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Hooray for Hollywood Boulevard

I've spent a good portion of the last four decades photographing strangers in Hollywood.
March 24, 2015, 6:00pm

It's 1968 and I'm with a couple of friends from back home. We take a tab each of orange sunshine LSD and we're laughing at pretty much everything, sitting on a window ledge, about five feet up, watching people on Hollywood Boulevard. My childhood friend, Robert, is untamed and mostly a jackass in his interactions with girls and minorities. The sidewalks are crowded and when a small group of Asian tourists walk by Robert jumps in front of them and bows from the waist. "Ah sooo, ah sooo!" He says. "Suki Aki, motherfucker." I'm hallucinating and a little confused but mostly I think Robert is a dick.

It's 2007 and I drive to Hollywood Boulevard with a little Konica Minolta point-and-shoot, my first digital camera. I'm tempted by the yellow hues of sleaze to the east but the tourists go westward and crowd around Grauman's Chinese. I park on a side street and walk up past Highland on the north side and stop just short of the costumed superheroes. Vacationers pose with the animated locals and pay for the privilege with dollar bills. They get down on the ground and take selfies with the Walk of Fame. I hang where I am and I ask people if I can take a picture of them making funny faces.

"What do you want a picture of me for?"

"I like the way you look. Here, let me get you to stand over here. All you gotta do is make a funny face."

I expose and say thank you. "That was great."

Darth Vader comes over to ask me what I'm doing. I guess he's feeling territorial. I tell him I'm taking pictures of people making funny faces and he wants to know what the catch is. I tell him no catch I'm just doing what I'm doing for something to do. He seems dubious but goes away.

It's 1980 and I'm living in an apartment with Leslie, behind the Aquarius theater on Sunset. I walk down to the Hollywood Ranch market to get a pack of smokes and when I return Leslie's had a miscarriage. The little critter is six weeks old and intact so we put it in a sandwich bag in the freezer to take to the clinic tomorrow. Still awake at 4 AM I walk up Vine to Hollywood Boulevard. An LAPD patrol car pulls to the curb and wants to know what I'm doing. I tell him I'm on my way to Grauman's to put my feet in Clint Eastwood's foot prints. He tells me he doesn't want to see me next time he comes around and I tell him I don't want to see him either.

It's a Sunday in 1978 and Danielle and I go to Pickwick book store on Hollywood Boulevard where I buy Cockpit by Jerzy Kosiński. We walk down to Chris and Pitts for barbeque and when we're done we leave a big tip and skip the check. It makes for a nice Sunday so we do it again for the next three weeks.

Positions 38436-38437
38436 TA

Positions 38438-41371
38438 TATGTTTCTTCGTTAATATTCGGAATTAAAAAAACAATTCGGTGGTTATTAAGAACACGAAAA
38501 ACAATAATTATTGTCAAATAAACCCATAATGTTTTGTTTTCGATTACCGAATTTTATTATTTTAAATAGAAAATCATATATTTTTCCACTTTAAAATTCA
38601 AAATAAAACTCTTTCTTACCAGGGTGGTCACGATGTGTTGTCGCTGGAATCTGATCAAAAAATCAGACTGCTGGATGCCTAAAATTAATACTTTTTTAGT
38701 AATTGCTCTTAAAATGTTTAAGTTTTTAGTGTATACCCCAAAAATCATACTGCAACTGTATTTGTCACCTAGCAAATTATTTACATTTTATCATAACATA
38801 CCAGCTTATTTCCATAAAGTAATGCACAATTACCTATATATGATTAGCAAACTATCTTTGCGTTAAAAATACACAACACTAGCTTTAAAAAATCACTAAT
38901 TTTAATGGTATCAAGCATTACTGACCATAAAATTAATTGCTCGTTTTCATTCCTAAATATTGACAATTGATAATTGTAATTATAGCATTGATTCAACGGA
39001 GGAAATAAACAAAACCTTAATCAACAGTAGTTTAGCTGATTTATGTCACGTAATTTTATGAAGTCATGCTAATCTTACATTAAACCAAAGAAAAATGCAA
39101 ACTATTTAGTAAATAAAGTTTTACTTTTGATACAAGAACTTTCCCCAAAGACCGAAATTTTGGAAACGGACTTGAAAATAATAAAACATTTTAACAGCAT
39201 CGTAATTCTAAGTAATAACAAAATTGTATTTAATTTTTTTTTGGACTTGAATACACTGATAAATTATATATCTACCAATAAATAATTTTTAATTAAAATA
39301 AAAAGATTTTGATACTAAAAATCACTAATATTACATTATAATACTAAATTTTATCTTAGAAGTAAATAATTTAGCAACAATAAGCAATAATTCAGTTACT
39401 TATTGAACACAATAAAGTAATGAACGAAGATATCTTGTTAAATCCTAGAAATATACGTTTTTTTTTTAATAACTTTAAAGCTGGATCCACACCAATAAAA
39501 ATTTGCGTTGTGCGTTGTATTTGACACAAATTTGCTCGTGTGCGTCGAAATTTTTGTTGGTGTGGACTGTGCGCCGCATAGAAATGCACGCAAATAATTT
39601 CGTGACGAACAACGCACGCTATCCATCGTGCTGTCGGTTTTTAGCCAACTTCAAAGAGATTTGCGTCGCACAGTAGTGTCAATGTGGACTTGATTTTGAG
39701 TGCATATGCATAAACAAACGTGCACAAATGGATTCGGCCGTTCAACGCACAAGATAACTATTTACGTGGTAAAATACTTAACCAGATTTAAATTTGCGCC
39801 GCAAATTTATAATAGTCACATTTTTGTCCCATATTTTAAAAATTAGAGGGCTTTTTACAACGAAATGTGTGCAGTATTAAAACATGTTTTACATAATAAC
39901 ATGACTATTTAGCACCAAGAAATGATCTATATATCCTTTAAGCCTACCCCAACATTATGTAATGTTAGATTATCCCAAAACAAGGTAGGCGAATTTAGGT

2012, Saturday night and Linda is driving and it's raining on Hollywood Boulevard and I'm taking pictures from the passenger seat. We go west to Highland then Sunset and park at Carney's train-car for hotdogs. Some guy drives by and flips a cigarette butt out the window. Linda picks it up and throws it back at the open window. "The world is not your ashtray, asshole." We get hotdogs and fries and Linda drives us back across the other side of the boulevard and then home.

It's 2015 and I'm on the sidewalk taking pictures of the storefronts and shop windows. Two teenage boys are loitering in front of a little Italian joint. Pedestrians pass by and the larger boy says "Hey, can you help us we need a bus ticket back home." No one gives him as much as a look. A clean young couple pass by and he says, "Hey, girl, you got one hot ass. Hey dude, your bride got one hot ass. You better be hittin' that shit, bro." He's wearing a thick armor of belligerence and he's looking for a fight. I'm headed the other way but I stop and take a picture.

The kid talks with a twang. "Why you taking pictures for?" I tell him you know, I just take pictures and he says no, he doesn't know and I'd better not take a picture of him. Boy number two speaks up and tells his friend he's too fuckin' ugly for pictures. I tell him that's a point well made.

A young Asian woman walks by and boy number one says, "Hey hottie, slow down, give me a better look." She doesn't slow down but speeds up, eyes forward. Boy number one yells, "Hey mamma san, me so horny, me so horny. Love me long time." Boy number two laughs, but not like he means it and I wonder if he thinks his friend is a dick.

Scot's first book, Lowlife, was released in 2011, and his memoir, Curb Service, is out now. You can find more information on his website.